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Australian Magel 2 research closer to waking dormant maternal PWS genes

JAN 2018 – News from the Prader-Willi Research Foundation of Australia:

Associate Professor Marnie Blewitt at the Walter and Eliza Hall Institute of Medical Research (WEHI) has identified 3 well known medical compounds which are non-toxic, and all inhibit the activity of a protein known as SMCHD1. SMCHD1 normally keeps the maternal copy of MAGEL2 (a gene associated with PWS) and the neighbouring genes switched off, prompting the body to use the paternal copy instead, which is missing in PWS patients.

In Phase 2 of this project Associate Professor Blewitt plans to use mouse models to test whether inhibiting SMCHD1 with the new drugs activates these genes, in particular in brain cells where their function is most important. They will then be in a position to begin testing what impact activating these genes has on PWS symptoms.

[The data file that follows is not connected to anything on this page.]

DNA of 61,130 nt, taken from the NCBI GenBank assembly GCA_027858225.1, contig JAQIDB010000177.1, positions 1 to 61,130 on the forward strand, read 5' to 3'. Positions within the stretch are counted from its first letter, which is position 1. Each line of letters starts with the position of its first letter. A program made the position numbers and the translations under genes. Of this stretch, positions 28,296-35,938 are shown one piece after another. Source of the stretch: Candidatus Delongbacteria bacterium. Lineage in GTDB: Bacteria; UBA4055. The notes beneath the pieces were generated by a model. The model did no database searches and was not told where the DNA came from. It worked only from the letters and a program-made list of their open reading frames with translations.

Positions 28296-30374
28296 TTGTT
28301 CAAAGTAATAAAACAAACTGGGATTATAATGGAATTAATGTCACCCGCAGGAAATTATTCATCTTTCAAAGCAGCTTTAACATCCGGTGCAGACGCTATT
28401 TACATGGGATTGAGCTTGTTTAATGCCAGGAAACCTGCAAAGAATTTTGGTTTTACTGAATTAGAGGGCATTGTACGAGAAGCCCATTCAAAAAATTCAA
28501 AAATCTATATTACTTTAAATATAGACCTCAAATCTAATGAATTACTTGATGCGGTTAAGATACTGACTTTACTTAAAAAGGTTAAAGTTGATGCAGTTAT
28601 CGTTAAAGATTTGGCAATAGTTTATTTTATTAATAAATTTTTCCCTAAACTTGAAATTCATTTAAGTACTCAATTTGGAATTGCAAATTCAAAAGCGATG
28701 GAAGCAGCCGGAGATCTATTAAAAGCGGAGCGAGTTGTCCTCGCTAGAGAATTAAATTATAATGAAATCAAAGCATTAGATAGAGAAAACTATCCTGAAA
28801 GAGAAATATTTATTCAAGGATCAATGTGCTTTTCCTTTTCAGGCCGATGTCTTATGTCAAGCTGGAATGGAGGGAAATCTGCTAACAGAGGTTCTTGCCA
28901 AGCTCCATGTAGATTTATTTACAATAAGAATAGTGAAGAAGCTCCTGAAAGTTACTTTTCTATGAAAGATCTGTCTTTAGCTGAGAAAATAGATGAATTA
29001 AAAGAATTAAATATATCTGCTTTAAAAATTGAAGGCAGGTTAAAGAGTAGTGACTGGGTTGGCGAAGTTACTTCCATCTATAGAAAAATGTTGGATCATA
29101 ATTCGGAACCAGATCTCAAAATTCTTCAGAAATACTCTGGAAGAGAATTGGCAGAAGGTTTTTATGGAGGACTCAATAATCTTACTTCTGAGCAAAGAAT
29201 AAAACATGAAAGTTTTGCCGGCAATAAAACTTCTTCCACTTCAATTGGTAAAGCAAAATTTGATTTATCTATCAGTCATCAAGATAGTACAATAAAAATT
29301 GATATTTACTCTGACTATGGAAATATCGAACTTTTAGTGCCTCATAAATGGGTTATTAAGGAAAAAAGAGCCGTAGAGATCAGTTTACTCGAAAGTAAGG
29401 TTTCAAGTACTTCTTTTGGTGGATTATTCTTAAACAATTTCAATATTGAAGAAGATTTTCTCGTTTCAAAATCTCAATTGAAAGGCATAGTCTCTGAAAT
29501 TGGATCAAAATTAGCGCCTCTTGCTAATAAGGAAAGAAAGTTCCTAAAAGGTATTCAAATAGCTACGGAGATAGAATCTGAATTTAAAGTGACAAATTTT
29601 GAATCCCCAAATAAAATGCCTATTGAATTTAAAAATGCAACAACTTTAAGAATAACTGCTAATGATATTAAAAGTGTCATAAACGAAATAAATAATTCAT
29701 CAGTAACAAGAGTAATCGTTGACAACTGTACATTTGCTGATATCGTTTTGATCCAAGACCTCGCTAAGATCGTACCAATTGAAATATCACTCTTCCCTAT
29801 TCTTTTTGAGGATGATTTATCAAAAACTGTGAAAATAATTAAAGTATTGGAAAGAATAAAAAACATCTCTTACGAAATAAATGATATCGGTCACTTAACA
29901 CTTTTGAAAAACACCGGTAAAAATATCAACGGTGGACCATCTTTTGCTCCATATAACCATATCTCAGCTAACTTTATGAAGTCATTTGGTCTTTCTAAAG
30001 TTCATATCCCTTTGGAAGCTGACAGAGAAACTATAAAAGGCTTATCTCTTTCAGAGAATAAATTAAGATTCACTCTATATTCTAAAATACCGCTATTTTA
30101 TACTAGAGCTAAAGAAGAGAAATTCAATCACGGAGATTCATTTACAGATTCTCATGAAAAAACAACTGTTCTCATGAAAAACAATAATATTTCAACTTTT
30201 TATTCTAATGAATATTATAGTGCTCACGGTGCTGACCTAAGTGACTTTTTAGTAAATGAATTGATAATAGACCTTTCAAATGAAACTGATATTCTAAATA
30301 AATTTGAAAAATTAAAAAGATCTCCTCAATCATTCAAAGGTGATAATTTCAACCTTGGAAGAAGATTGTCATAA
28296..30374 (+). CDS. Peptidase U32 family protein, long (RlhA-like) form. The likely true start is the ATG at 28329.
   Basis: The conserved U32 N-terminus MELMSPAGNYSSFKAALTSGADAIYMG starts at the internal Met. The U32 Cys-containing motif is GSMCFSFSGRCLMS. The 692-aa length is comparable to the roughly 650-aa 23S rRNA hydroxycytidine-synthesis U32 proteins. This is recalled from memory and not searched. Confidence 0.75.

Importantly, Associate Professor Blewitt has focused on testing widely used compounds which are already approved for human use, making the pathway to market shorter for any compounds shown to benefit PWS patients.

Phase 1 of this project was successfully completed with fundraising from PWSA Victoria, and the PWRFA, including community members Justin Johnson, Libby Johnson, Winnie Johnson, Fergus Johnson and the rest of Team Mabel who raised $27,000. PWRFA launched a targeted fundraising campaign to raise $28,000 for Phase 2, which they have achieved through seed funding from the Johnson family of Team Mabel, public donations of over $10,000 and $10,000 in matched donations from PWSA(NSW). PWRFA hope that when Phase 2 is underway, it will take about 6 months, with results expected in the second half of 2018.